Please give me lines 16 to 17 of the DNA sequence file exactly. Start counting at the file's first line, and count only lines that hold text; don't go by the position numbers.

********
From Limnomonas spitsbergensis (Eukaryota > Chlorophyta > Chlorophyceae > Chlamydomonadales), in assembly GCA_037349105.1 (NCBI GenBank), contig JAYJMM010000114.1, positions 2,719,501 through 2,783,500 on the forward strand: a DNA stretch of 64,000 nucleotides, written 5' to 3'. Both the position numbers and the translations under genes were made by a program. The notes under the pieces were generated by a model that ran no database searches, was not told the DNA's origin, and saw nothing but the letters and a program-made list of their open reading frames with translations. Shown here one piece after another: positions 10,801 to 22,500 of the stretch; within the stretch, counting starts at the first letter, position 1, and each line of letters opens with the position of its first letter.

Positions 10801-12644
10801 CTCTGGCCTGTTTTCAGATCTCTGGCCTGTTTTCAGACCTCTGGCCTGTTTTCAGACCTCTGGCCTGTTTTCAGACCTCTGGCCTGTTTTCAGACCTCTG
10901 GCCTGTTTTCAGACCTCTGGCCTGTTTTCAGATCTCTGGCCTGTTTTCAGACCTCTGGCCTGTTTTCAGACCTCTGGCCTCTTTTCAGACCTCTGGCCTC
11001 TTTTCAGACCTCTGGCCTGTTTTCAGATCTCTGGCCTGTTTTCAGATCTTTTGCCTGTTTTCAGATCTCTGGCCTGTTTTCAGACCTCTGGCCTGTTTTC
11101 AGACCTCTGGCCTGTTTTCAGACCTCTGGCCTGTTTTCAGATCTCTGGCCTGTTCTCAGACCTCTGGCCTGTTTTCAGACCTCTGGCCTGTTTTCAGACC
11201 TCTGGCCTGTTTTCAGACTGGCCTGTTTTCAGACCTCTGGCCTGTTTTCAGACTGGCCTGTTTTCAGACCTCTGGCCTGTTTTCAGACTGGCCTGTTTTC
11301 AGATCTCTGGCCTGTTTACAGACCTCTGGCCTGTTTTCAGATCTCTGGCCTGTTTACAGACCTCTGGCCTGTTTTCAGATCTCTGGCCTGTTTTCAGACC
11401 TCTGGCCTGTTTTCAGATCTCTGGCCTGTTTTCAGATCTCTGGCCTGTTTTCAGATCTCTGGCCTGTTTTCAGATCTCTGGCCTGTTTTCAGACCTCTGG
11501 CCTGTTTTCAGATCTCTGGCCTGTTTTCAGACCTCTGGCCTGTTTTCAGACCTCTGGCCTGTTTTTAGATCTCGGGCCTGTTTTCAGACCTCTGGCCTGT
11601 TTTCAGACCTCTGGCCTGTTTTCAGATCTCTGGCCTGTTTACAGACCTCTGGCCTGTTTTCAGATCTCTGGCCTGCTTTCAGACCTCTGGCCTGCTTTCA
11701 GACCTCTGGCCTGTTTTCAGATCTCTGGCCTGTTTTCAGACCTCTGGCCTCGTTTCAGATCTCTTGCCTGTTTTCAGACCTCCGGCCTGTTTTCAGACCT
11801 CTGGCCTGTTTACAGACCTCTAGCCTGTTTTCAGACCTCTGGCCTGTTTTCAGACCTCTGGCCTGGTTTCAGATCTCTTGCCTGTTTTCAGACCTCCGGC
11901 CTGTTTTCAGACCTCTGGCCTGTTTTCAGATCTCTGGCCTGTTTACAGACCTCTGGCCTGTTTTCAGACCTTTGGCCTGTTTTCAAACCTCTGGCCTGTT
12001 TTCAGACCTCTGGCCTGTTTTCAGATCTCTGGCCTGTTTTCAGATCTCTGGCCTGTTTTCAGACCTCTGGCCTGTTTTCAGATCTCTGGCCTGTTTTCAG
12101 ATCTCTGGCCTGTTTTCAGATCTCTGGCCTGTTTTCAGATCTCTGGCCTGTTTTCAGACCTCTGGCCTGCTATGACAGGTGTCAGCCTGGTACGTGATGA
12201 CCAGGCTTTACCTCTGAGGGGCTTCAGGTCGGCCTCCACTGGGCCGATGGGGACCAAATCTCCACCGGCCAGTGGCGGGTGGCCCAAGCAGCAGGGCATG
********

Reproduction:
12101 ATCTCTGGCCTGTTTTCAGATCTCTGGCCTGTTTTCAGATCTCTGGCCTGTTTTCAGACCTCTGGCCTGCTATGACAGGTGTCAGCCTGGTACGTGATGA
12201 CCAGGCTTTACCTCTGAGGGGCTTCAGGTCGGCCTCCACTGGGCCGATGGGGACCAAATCTCCACCGGCCAGTGGCGGGTGGCCCAAGCAGCAGGGCATG